AI and Product Management – The Possibilities Are Endless
(Artificial Intelligence) AI and product management is a white-hot topic that runs the gamut, from the countless benefits to product managers all the way to replacing product managers…and everything in between.
As with any new technology, there’s a maturation curve. Nevertheless, it’s always fun to think, dream and speculate about what AI and product management might or might not look like when it’s all grown up.
What is AI (Artificial Intelligence)?
Artificial intelligence is the simulation of human intelligence processes by machines, more specifically, cognitive skills like problem solving and decision-making. In layman’s terms, artificial intelligence is the ability for machines to think and act like humans.
Is Machine Learning the Same as Artificial Intelligence?
They’re closely connected but not exactly the same. Machine learning is about teaching a machine to identify patterns and perform specific tasks based on those patterns. It doesn’t go as far as simulating human cognitive functions. Here’s a great article that explains the differences and similarities between machine learning and artificial intelligence.
As you might suspect though, it didn’t take long for marketers of products that employ machine learning to start touting AI capabilities! Remember when cloud technology first hit the scene? Just about every SaaS product company jumped on the bandwagon and started marketing their “cloud platform.” Here we go again. Enjoy the ride!
AI and Product Management
The possibilities are endless. When you think of all the decisions product managers make on a daily basis, AI can certainly lighten the load or at least make those decisions easier by answering questions no one ever thought to ask or answering questions with plenty of logic to make them completely defensible.
Short-Term Possibilities With AI in Product Management
In the short-term AI will be more suited to the operational side of product management.
Imagine this. AI will keep your roadmap current, create a prioritized product backlog and sprint plans based on how customers are using your products, what they like and don’t like, enhancement requests, quality issues and the productivity of your engineering teams just to mention a few obvious candidates.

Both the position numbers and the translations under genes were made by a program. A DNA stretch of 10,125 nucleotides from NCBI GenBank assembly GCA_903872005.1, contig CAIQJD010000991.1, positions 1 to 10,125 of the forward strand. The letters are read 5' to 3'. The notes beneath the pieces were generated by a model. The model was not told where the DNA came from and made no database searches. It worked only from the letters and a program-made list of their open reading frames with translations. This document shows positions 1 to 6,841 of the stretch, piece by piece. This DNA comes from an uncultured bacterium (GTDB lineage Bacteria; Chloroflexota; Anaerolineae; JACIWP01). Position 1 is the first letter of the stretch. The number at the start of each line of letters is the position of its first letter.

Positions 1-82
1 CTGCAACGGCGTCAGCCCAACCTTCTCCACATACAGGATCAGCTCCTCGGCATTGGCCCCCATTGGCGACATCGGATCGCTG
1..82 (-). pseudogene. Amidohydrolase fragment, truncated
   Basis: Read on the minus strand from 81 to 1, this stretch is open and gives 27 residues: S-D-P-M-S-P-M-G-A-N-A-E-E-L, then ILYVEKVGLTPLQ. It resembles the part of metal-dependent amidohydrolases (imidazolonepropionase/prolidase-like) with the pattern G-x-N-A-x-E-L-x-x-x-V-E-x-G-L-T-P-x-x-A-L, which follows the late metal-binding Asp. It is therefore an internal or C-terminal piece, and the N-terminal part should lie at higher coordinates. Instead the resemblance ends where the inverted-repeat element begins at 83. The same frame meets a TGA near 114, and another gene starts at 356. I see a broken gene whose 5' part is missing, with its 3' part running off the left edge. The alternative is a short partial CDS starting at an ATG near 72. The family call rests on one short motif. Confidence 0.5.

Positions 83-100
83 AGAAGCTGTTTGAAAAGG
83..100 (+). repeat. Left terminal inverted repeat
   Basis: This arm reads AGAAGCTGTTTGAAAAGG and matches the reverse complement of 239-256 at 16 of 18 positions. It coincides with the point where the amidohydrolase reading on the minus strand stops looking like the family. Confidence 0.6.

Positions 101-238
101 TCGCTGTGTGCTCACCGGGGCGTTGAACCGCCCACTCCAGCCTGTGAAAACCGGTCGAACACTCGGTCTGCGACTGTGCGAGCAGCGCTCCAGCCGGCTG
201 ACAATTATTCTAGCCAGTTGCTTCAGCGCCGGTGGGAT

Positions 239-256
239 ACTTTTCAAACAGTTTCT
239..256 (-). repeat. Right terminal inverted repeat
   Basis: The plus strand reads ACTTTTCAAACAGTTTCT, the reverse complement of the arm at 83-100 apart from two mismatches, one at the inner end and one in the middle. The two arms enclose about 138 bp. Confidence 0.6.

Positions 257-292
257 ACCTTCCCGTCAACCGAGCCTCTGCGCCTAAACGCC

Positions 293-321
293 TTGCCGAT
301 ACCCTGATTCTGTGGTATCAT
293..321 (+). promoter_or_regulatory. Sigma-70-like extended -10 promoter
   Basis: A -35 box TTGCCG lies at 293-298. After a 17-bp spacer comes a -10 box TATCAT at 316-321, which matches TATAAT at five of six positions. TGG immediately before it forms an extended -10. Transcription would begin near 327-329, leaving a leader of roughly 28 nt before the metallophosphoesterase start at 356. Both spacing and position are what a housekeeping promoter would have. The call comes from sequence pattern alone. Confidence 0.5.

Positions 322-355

How about this one? As enhancement requests come in, their value/viability is determined, dispositioned into a go/no-go bucket accordingly with communication back to the requester on why it will or won’t be considered, complete with a timeframe on delivery for those in the go bucket. AI would be making decisions based on the factors above while considering all other relevant factors like the current backlog, sprint plans and economies of scale for development teams.
Keep dreaming! This could be fun.
Longer-Term Possibilities With AI in Product Management
In the longer-term AI will be more suited to the strategic side of product management, specifically portfolio management.
Here’s what AI can do with the likes of NPS/customer satisfaction scores, market dynamics, forecasted growth rates, competitive landscape, sales win rates, white space, wallet share, core competencies, etc.
AI can easily serve up a portfolio strategy that tells you your most lucrative market segments in the short and longer-term, current products you should be promoting to existing and prospective customers, new products you’re most likely to succeed with, customer accounts you should focus on for revenue and retention, etc.
Will AI Eventually Replace Product Managers?
Oh, yeah! Just like the internet was going to eliminate the middleman. How’d that turn out? Even funnier, (circa mid/late 90s) remember when some people thought the CD tray in their computer would serve up a hot pizza if they ordered online?
AI will not render product managers obsolete. Will it change how we do product management? For sure. But it’s anyone’s guess on how AI will shape the role 5-10 years from now.
AI will be able to handle many of the most stressful decisions product managers are tasked with, but where it will hit the wall is not having all of the peripheral the information product managers use to make decisions that aren’t necessarily product specific.
Think about your company’s strategic goals, objectives, financial targets, etc. and their impact on product decisions. Throw in market factors, customer sentiment, the influence of specific customers on product decisions, technical and design considerations, and the hundred other “what if” scenarios that come into play with many product decisions.
Like most other technologies, it will mature over time and likely grow into making some of these decisions without human interaction. But that’s a few years off.
In the meantime, if you want to up-level your human intelligence skills in product management, contact us about a personalized hands-on workshop for your team or enroll in our 101 Basic Product Management Course On-Demand. It’ll help you stay a step ahead of, or at a minimum, keep pace with the machines, at least for now!
You might also like:
- The 5 Ws and 1 H for Product Managers
- How to Build a More Valuable MVP Using Customer Outcomes
- It’s Time to Make Product Management Simple Again
by John Mansour on April 10, 2023.